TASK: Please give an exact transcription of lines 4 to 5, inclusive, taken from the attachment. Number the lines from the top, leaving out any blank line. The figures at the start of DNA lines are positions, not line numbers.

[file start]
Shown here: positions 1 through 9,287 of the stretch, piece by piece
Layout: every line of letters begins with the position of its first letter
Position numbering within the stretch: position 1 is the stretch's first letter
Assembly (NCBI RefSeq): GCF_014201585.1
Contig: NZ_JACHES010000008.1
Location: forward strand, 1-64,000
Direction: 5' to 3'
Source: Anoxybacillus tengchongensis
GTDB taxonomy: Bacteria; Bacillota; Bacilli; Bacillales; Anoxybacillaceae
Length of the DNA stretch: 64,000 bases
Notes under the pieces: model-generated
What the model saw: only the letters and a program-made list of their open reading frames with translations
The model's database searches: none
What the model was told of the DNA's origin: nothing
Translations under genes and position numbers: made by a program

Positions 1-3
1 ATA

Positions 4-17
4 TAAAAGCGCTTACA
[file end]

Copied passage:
Assembly (NCBI RefSeq): GCF_014201585.1
Contig: NZ_JACHES010000008.1